When we first got chickens, we got a couple of ducks with the bargain, and enjoyed their antics as they settled in. The run and coop was too small for six chickens and two ducks, however, and The Girl and I looked forward to the day we could let them walk to the canal in front of our house.
Our neighbour – we’ll call her Moira -- had successfully trained her ducks to walk out to the canal each morning, enjoy the water through the day and walk back to their yard each night, so they required minimal feeding or supervision yet still produced retrievable eggs. The ducks stayed so close to that when we gave directions to our house, we said “turn 20 metres after the ducks.” It always worked.
Our own attempts to do this, though, failed rather completely; once we brought our ducks to the canal, they refused to come out. No amount of food could entice them back, and we could not catch them in the water.
Losing them wasn’t easy on The Girl, whose imagination filled with foxes and other hazards. “I so worry about them, Daddy,” she said solemnly -- and then, leaning in and lowering her voice in politeness, “They’re really dim. And that’s by duck standards.”
But she soon saw that the ducks were in no danger, and settling quite happily on the canal. They remain there still, occasionally mocking us from a distance, and for the next year we contented ourselves with our six chickens. Then, one night last month, there were seven -- one of Moira’s chickens apparently wandered off, found our flock, and settled in for the night.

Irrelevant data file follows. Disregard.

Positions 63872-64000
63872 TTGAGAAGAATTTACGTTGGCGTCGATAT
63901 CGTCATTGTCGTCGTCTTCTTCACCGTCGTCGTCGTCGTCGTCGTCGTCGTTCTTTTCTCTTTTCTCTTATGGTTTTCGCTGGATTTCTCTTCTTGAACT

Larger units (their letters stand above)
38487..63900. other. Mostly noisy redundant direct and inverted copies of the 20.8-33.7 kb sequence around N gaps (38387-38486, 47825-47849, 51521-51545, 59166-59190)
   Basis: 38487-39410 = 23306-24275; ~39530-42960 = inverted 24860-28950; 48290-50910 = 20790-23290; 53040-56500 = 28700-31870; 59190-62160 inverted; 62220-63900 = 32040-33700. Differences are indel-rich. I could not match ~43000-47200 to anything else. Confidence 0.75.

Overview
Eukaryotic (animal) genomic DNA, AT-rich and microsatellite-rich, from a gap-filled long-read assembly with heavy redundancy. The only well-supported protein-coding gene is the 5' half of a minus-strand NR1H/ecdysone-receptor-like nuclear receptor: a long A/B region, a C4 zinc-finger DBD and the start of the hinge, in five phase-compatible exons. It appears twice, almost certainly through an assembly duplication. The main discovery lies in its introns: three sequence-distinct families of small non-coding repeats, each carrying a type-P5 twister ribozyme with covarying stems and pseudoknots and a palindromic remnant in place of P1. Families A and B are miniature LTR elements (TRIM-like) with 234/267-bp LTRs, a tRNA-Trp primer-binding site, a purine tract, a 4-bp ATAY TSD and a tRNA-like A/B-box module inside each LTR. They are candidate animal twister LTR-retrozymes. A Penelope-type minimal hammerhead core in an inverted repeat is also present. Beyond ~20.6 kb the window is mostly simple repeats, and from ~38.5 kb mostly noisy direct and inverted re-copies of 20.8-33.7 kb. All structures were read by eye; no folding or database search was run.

Moira said she would retrieve the bird at some point, but never got around to it, and eventually The Girl and I carried it over, the bird under our arm. We chatted with Moira for a bit, consulted her on duck training, and eventually bid her goodbye.
The next day, I saw her walking down the road with a plastic shopping bag dangling from her fist, with a small bulge in it.
“I appreciated your bringing my hen by,” she said, “And you mentioned you lost your ducks. So I thought I’d help you replace them.”
I looked down at the bulge, smaller than a soccer ball.
There’s a duck in there? I asked.
“Nope,” she said, sounding surprised. “Two of them.”
Birds are surprisingly compressible, I said.
Photo: The Girl with the neighbour's ducks, some months ago.